Guidelines for Reviewers

6 Jan

Recently, I attended the International Theatre Critics’ Conference in Anchorage. (It’s held in Alaska for the sake of the keynote speaker. He drops in from the North Pole and shares his infallible knowledge of who’s been naughty or nice.)

Lest you suspect I’m just making this up, here’s the summary of his address:

  1. Write beautifully. Or, at least, try. Theatre goers appreciate language. It’s one of the things the artform does so well. Don’t be the weak link.
  2. Give evidence. Regardless of whether you liked the production or not, back up what you say. Remember, your readers are actually interested in the theatre, not you.
  3. Don’t confuse mean-spiritedness with wit. You may have really disliked the production. And you can write that. But put downs are only funny when the target has actual power. Remember, you’re not writing about an evil dictator. Actually, remember you are not writing about an evil dictator; you’re spending your time writing about theatre. Difficult to claim any sort of moral superiority, dickhead. (See, that wasn’t funny.)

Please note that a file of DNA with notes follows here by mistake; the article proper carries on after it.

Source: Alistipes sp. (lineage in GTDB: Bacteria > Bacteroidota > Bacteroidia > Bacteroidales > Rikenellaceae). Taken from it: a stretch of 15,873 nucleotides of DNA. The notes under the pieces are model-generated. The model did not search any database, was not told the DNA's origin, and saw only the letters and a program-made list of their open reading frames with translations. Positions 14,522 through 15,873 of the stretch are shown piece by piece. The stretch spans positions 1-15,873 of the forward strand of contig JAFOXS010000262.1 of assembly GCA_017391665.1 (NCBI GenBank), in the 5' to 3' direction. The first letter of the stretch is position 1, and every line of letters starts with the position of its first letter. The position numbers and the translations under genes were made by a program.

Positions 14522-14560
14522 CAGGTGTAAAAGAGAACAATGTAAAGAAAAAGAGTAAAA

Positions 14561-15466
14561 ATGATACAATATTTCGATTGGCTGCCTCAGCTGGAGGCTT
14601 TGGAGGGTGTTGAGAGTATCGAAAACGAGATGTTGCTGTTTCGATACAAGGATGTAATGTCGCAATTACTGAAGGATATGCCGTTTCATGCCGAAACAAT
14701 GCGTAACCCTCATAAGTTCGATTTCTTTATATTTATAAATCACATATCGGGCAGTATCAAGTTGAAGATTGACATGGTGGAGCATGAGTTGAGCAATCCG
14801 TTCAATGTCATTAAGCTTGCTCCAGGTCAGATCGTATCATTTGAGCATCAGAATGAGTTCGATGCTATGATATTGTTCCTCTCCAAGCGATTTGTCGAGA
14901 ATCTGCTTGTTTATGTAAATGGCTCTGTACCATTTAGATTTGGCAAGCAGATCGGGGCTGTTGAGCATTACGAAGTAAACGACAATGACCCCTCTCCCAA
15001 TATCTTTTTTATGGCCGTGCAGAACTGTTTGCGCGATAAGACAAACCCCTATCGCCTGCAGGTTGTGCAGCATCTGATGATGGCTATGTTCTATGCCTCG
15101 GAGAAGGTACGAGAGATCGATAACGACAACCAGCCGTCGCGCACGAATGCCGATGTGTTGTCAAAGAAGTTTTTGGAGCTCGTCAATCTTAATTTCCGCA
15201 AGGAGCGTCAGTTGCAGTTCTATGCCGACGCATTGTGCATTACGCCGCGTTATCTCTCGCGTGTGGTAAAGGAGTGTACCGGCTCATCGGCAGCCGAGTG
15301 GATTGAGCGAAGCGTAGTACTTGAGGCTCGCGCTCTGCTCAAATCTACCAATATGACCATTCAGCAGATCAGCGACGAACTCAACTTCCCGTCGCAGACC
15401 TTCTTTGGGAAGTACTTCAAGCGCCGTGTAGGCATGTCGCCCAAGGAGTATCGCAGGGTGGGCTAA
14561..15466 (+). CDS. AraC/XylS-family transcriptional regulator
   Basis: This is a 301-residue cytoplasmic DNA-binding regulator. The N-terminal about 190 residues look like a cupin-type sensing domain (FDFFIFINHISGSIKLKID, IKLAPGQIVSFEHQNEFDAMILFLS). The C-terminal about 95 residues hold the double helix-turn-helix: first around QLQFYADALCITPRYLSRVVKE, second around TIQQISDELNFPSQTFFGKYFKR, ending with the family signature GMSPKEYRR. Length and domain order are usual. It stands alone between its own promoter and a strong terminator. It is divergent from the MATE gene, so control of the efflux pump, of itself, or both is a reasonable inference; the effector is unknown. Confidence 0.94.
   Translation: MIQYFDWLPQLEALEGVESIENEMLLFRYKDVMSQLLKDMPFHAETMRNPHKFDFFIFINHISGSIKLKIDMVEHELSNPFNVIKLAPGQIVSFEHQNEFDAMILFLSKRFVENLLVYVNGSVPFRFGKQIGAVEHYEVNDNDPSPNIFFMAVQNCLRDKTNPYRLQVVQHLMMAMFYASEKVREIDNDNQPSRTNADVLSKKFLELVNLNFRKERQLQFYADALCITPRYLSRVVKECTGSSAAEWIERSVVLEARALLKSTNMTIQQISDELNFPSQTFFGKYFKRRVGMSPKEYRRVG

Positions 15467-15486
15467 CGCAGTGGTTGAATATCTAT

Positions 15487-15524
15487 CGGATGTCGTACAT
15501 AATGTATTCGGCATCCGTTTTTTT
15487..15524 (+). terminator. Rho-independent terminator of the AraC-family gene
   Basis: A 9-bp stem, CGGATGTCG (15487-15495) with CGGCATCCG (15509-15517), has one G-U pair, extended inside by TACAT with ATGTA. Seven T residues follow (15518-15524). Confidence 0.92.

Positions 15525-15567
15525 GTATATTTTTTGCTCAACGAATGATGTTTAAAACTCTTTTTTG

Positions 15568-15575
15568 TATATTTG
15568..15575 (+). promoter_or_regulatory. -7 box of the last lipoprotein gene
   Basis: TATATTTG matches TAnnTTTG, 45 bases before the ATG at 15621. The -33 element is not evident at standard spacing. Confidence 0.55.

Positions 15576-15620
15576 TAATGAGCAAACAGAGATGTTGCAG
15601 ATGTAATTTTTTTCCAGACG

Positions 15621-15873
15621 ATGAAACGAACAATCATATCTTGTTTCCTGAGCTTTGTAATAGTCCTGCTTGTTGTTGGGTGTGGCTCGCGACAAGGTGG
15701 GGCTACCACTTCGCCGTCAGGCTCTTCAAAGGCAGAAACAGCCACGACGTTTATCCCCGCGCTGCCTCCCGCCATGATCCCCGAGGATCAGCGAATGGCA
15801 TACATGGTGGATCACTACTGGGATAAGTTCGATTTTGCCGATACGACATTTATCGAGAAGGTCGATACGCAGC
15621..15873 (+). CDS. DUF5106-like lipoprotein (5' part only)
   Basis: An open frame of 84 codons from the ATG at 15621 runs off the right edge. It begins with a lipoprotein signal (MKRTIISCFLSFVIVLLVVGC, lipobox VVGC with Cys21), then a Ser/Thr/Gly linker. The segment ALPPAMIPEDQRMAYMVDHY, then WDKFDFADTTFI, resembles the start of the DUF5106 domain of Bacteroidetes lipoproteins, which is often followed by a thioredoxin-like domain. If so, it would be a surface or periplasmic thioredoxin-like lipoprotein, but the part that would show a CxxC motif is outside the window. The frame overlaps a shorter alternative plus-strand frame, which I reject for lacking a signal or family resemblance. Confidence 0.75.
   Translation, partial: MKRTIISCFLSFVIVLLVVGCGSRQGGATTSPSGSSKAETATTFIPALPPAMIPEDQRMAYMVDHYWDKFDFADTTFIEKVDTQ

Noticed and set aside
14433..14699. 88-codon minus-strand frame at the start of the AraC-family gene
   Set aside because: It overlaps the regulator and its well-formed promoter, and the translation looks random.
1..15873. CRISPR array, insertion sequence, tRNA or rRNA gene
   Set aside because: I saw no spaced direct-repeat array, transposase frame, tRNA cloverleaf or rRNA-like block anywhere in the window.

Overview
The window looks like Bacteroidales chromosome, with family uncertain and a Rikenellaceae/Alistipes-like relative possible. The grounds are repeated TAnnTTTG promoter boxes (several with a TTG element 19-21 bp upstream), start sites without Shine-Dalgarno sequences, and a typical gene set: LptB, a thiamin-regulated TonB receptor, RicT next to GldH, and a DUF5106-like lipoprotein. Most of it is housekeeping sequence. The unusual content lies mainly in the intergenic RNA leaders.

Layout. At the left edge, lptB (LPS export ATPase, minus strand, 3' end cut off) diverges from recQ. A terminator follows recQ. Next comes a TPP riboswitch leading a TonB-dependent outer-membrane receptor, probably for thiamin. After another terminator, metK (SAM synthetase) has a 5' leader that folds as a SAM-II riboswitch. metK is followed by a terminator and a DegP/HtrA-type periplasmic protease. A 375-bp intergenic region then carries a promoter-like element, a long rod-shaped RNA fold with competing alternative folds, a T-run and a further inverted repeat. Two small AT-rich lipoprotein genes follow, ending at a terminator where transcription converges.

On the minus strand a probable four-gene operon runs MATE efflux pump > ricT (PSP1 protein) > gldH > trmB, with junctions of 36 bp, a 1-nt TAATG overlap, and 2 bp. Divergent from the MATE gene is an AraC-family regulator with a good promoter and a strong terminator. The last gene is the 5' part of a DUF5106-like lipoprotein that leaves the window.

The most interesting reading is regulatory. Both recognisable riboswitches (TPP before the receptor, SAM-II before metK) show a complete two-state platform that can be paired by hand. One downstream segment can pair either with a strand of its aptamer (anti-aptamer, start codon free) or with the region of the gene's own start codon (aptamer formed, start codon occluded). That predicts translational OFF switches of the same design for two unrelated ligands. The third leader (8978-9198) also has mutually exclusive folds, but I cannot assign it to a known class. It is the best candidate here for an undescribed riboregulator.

4. Go easy on the hyperbolic language. You didn’t have an orgasm. You weren’t tortured. Really, you weren’t. Save exaggeration for the marketing people. (After all, there’s plenty of them. Billions, really.)
  5. Write quickly. (In so far as this is compatible with point 1). You weren’t given a free seat so you could write for posterity. Posterity doesn’t buy tickets.
  6. Do more than evaluate. Don’t just write about whether you thought the production was done well or not. Theatre is not Olympic diving. Hey, Olympic diving isn’t just Olympic diving. Beauty can’t be reduced to a number. And theatre might even have meaning. It’s an idea worth considering, and writing about. Take the work seriously.

Of course, most critics didn’t hear these guidelines for writing. They were practising the other skill necessary for a reviewer. They were at the bar.

Veronica Kaye

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